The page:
I was a passenger on Amtrak 188 on May 12, 2015, the day that train derailed outside Philadelphia in a massive accident that killed eight passengers and wounded more than 150. My chance of survival was slim. I was thrown from the train at such speed that my abdominal organs were rammed up into my chest, rupturing my diaphragm. Nearly all the ribs on my left side were crushed, my pelvis was broken in half, and multiple vertebrae in my neck and back were fractured.
An object had penetrated my left hip, crushing my hip bone, and the wound was open and dirty. My spleen was destroyed, intestines badly lacerated, bladder ruptured, and my lungs collapsed. Later, my orthopedic surgeon said if someone had told him about a patient coming to the ER with my injuries, his next question would have been, “When did they die?”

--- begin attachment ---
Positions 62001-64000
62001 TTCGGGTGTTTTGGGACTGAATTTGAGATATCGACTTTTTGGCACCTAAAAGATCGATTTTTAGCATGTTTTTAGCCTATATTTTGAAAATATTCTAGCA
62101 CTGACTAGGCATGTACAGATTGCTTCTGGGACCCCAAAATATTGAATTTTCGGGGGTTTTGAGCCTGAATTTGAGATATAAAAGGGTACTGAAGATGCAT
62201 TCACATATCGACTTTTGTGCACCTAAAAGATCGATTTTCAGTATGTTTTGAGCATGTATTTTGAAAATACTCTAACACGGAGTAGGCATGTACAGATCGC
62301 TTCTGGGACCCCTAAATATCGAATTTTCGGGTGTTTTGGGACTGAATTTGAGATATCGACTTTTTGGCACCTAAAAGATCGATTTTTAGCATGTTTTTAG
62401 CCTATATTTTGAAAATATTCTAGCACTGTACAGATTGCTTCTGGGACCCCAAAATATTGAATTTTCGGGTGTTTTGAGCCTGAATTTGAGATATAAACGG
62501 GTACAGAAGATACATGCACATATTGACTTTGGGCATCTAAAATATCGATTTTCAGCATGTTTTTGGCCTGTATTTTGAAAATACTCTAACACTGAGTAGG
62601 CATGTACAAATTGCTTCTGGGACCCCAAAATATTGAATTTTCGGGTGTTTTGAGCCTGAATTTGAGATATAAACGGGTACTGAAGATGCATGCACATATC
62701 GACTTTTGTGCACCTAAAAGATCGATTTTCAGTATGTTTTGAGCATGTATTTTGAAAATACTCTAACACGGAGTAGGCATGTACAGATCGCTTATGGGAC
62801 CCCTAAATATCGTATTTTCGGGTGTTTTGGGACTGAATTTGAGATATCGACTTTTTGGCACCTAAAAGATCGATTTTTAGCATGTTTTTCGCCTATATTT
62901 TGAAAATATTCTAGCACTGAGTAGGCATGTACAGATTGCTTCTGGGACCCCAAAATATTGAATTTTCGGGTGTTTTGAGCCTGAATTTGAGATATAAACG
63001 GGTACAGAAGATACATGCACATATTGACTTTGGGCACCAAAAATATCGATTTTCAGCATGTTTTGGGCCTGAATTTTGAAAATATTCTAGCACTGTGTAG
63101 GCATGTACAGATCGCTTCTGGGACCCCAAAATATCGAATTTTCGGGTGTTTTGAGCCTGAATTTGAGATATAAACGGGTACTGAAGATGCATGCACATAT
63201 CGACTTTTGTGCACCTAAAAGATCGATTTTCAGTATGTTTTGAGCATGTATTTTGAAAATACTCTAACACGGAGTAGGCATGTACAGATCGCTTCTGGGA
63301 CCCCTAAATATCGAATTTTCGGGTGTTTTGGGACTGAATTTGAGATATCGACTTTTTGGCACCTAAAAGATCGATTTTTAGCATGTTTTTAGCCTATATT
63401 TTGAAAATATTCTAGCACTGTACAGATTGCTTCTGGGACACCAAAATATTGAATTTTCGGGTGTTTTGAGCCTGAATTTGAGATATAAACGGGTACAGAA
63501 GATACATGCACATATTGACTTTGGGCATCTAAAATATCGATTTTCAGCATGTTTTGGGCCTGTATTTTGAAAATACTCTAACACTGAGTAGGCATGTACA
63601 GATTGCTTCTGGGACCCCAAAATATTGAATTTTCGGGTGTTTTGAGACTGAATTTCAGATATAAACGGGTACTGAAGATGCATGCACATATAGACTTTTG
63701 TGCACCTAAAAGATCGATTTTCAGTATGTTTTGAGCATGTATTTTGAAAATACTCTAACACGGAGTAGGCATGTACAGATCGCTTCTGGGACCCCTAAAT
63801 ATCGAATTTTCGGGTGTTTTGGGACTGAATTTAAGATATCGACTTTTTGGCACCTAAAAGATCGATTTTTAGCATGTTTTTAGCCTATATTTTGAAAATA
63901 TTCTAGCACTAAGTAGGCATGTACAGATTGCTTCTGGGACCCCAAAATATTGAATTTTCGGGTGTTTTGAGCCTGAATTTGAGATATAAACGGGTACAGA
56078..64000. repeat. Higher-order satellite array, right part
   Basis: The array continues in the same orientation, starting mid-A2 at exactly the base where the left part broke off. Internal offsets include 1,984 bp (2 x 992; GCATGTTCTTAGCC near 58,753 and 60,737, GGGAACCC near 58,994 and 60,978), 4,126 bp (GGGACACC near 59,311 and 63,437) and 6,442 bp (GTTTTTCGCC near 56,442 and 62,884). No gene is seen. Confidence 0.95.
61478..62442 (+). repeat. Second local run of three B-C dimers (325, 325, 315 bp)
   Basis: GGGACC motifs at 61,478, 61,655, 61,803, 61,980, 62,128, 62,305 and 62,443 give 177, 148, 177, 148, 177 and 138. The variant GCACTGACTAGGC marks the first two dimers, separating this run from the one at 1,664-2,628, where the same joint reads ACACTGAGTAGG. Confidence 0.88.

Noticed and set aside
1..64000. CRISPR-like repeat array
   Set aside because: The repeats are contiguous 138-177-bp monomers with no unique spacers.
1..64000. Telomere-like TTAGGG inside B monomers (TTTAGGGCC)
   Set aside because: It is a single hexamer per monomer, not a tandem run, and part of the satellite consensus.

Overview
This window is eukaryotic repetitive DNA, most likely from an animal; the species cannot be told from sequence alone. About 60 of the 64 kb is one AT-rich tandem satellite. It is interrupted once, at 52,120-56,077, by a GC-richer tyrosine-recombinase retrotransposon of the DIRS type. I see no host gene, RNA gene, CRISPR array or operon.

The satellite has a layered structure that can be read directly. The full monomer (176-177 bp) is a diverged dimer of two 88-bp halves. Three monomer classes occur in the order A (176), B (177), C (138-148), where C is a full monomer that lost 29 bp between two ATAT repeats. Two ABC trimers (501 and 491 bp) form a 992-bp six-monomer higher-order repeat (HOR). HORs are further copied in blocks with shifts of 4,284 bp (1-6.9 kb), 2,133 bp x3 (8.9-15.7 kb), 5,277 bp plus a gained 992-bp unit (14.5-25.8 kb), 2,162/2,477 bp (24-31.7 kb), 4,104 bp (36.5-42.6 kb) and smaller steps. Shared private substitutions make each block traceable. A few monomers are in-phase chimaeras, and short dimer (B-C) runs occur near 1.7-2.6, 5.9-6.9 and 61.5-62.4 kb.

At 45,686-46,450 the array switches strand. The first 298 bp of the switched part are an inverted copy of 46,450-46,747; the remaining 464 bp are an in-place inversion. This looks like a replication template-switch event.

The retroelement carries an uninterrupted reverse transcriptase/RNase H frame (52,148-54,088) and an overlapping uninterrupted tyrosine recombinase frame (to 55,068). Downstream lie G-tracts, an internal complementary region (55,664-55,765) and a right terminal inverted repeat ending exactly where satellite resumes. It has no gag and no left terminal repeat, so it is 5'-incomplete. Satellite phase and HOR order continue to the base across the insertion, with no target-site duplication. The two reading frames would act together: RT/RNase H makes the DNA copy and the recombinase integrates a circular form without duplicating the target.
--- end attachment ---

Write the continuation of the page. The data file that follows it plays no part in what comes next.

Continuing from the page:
Given the force my body must have absorbed to produce those injuries, the doctors were stunned I was not paralyzed and did not sustain a major brain injury. Nearly every system in my body was severely affected, but over the course of the next few years, I recovered. I recovered, but I’ll never be the same. My body is different, and I am different. Physically and emotionally, I have scars that won’t go away. But I am OK.